Pakistan Prime Minister Imran Khan on Monday said the person who solves the Kashmir issue will be worthy of the Nobel Peace Prize, days after a resolution was submitted in Parliament endorsing him for the prestigious award, citing his "efforts to de-escalate" tensions with India.
"I am not worthy of the Nobel Peace prize. The person worthy of this would be the one who solves the Kashmir dispute according to the wishes of the Kashmiri people and paves the way for peace & human development in the subcontinent," the premier tweeted.
On March 2, a resolution was submitted in Pakistan's National Assembly Secretariat stating that Khan's decision of releasing Indian Air Force pilot Wing Commander Abhinandan Varthaman has de-escalated the hostility between Pakistan and India.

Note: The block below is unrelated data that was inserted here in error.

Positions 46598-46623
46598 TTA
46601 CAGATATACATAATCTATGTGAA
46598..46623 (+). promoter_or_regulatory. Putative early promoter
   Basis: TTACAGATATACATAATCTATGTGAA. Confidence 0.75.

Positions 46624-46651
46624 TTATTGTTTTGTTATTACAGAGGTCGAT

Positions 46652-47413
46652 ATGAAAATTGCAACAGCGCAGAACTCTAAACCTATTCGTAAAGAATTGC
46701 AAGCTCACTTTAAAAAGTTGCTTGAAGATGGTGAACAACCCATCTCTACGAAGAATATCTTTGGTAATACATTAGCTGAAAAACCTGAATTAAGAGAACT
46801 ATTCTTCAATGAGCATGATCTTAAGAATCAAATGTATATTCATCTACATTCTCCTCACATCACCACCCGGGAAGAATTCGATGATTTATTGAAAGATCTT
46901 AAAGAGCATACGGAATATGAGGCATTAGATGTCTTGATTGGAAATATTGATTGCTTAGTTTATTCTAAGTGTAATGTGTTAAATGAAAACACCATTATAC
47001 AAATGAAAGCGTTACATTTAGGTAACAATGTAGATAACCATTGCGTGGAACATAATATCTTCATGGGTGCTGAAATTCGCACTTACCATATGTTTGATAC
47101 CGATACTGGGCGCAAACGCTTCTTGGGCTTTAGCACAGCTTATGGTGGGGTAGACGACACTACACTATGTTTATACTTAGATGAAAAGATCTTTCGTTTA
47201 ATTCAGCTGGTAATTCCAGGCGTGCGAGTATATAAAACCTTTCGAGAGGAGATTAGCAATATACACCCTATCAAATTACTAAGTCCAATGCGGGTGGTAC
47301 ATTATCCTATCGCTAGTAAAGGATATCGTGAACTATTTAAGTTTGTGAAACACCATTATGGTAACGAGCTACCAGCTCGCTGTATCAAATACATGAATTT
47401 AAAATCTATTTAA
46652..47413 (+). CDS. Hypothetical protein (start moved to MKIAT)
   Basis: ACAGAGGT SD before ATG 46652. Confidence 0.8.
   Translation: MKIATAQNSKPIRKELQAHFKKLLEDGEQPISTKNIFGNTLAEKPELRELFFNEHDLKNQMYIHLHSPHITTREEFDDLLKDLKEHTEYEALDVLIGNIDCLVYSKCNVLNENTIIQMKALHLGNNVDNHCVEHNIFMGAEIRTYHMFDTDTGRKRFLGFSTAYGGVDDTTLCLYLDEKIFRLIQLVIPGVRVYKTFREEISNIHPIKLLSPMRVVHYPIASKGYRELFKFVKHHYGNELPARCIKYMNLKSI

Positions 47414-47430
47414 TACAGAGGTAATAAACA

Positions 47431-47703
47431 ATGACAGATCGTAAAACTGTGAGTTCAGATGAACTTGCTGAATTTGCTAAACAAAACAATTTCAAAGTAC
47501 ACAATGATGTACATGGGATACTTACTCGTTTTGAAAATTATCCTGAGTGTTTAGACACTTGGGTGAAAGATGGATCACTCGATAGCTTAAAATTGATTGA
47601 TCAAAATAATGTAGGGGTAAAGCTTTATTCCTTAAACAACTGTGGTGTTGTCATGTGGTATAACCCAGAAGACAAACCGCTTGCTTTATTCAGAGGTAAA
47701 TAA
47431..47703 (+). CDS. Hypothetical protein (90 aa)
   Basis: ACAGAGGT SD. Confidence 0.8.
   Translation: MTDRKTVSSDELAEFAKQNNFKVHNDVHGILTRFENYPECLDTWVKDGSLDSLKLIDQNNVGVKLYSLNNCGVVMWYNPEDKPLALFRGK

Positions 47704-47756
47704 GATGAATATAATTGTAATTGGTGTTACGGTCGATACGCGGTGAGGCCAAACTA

According to the resolution, Khan "acted responsibly" in the current tension and "deserves the Nobel Peace Prize".
After the Pulwama attack, the Indian Air Force carried out a counter-terror operation, hitting what it said was a JeM training camp in Balakot, deep inside Pakistan on February 26. The next day, Pakistan retaliated with a large air formation, comprising 24 fighter jets, including F-16s.
Varthaman, who was in one of the eight MiG-21s that took on the invading Pakistan Air Force jets and shot down an F-16, was captured by Pakistan.
Khan during a joint session of Parliament on February 28 announced to release the IAF pilot as a "gesture of peace" and the "first step" to open negotiations with India.
Varthaman was released at the Wagah border on Friday.